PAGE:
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ARISS Event -- Wednesday 13 April, Maple Ave. Elementary, NH

The next International Space Station's Expedition 10 ARISS 
school contact will be with students at the Maple Avenue 
Elementary School in Goffstown, New Hampshire on 
Wednesday, 13 April  2005. The event is scheduled to begin 
at approximately 15:46 UTC.

This contact will be direct between stations NA1SS and 
W1SSC, so it should be audible to anyone in the 
northeastern area of the United States and parts of 
southern Ontario, Quebec, and maritime provinces listening 
in on the 145.80 MHz downlink. The participants will 
conduct the conversation in English.
Students will ask as many of the following questions as 
time allows:  
 1. How many people are on the Space Station? 
 2. Do you get lonely in space? 
 3. How long does it take you to get to the Space Station 
from Earth? 
 4. How do you dispose of garbage from the Space Station? 
 5. What do the stars look like from outer space? 
 6. How heavy are the spacesuits? 
 7. What is your favorite storm to watch from space? 
 8. Have you found anything on the moon or in space?
 9. Have you ever brought an animal up in space with you 
and if so, what kind? 
10. Can you tell us about the jobs and experiments that 
you have undertaken thus far? 
11. How long are you able to breathe when you are walking 
in space? 
12. Why can't children go in space? 
13. How can you carry oxygen into space? 
14. Have you ever gone near an asteroid field? 
15. What is one of your most exciting experiences you have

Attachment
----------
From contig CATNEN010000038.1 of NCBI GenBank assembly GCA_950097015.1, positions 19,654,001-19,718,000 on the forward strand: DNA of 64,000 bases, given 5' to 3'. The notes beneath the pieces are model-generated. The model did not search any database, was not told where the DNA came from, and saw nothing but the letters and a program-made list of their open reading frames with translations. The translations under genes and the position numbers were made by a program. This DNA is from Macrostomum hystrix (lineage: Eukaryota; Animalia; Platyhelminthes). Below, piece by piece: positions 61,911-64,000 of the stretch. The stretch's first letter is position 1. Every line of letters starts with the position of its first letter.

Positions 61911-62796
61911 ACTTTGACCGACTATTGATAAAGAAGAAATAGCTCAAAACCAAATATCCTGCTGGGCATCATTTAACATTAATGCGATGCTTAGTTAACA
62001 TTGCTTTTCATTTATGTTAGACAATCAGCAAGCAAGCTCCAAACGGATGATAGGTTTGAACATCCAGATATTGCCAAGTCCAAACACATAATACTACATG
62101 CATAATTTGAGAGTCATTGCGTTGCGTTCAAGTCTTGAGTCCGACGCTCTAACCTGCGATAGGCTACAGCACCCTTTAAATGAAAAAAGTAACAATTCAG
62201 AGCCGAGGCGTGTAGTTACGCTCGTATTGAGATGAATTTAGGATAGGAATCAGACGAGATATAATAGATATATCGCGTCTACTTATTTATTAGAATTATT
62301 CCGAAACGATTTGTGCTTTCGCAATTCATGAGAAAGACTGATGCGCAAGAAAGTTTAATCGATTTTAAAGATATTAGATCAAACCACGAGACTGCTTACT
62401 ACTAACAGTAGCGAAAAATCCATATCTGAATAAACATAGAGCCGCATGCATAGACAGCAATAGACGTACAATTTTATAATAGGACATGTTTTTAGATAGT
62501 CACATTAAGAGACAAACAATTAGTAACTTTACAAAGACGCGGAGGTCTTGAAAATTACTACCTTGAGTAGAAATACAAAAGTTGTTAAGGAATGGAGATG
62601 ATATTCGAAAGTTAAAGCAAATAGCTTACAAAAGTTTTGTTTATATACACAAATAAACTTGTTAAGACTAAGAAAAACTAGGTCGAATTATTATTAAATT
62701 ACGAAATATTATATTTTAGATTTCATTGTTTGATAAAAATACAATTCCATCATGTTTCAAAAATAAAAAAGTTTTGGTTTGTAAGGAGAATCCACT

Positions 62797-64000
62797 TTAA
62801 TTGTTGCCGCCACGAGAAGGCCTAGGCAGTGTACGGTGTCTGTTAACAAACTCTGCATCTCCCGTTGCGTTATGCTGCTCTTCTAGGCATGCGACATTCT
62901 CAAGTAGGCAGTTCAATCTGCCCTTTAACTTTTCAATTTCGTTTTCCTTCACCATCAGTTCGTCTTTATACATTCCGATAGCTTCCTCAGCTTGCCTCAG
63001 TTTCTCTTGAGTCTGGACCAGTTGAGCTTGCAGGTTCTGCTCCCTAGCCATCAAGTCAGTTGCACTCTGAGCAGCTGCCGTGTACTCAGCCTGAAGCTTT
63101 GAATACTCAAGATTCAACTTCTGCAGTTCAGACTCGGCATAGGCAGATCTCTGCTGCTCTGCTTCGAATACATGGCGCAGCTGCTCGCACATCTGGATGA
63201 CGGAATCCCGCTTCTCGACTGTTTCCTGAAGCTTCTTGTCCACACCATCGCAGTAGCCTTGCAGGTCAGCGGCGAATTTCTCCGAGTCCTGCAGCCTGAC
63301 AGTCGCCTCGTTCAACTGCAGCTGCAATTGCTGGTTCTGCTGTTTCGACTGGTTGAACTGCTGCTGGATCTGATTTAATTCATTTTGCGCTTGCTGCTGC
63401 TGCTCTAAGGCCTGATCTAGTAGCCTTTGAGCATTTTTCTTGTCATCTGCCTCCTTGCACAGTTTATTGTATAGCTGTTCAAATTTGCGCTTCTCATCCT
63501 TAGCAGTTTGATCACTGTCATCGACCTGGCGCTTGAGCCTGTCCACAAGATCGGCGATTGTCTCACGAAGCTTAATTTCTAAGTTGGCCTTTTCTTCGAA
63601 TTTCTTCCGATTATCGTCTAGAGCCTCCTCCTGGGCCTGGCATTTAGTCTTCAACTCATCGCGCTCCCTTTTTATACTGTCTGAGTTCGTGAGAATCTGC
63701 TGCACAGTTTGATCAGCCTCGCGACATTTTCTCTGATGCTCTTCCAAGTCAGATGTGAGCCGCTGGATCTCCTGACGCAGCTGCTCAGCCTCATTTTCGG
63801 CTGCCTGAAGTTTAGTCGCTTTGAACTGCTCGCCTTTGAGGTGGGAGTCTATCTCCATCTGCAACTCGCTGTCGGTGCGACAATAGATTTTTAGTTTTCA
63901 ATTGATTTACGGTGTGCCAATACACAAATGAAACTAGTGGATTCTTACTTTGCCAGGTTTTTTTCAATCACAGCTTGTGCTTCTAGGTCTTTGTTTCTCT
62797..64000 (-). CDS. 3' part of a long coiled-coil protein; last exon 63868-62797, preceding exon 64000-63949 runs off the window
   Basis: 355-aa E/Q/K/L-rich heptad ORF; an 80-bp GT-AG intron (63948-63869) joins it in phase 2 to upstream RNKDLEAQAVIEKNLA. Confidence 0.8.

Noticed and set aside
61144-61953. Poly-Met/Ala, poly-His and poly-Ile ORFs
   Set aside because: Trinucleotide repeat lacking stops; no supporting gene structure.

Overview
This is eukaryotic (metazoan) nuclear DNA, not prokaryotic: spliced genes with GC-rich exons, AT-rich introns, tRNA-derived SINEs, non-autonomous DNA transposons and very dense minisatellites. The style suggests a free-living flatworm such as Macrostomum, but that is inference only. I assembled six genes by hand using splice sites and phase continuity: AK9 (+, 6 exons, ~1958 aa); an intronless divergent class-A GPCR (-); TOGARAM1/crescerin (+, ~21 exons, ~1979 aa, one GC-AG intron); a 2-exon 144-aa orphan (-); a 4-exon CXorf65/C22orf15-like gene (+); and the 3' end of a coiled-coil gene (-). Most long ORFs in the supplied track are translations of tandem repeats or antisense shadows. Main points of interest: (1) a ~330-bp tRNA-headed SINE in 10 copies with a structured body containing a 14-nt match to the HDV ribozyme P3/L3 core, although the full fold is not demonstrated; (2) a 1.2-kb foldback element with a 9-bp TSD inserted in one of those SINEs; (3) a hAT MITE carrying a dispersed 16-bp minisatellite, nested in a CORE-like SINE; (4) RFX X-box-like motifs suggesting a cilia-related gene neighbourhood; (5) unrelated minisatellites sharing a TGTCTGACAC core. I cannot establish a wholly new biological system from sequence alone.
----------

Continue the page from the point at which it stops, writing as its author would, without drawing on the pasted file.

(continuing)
had in space? 
16. What environmental factors are encountered in outer 
17. When you are in gravity with the spacesuit on, do you 
feel like a heavyweight champion? 
18. What do you do when you have a malfunction or an oil 
19. Are there different types of space suits? 
20. How is the Space Station laid out?
Please note, the amateur equipment on the ISS will be 
turned off prior to the beginning of the contact. It will 
be returned to service as quickly as possible.
ARISS is an international educational outreach program 
partnering the participating space agencies, NASA, Russian 
Space Agency, ESA, CNES, JAXA, and CSA, with the AMSAT and 
IARU organizations from participating countries. ARISS 
offers an opportunity for students to experience the 
excitement of Amateur Radio by talking directly with 
crewmembers on-board the International Space Station. 
Teachers, parents and communities see, first hand, how 
Amateur Radio and crewmembers on ISS can energize 
youngsters' interest in science, technology, and learning. 
Further information on the ARISS programme is available on 
the website http://www.rac.ca/ariss (graciously hosted by 
the Radio Amateurs of Canada). Information about the next 
scheduled ARISS contact can be found at 

Thank you & 73,
Scott H. Stevens / N3ASA
ARISS Team Member
Via the sarex mailing list at AMSAT.ORG courtesy of AMSAT-NA.
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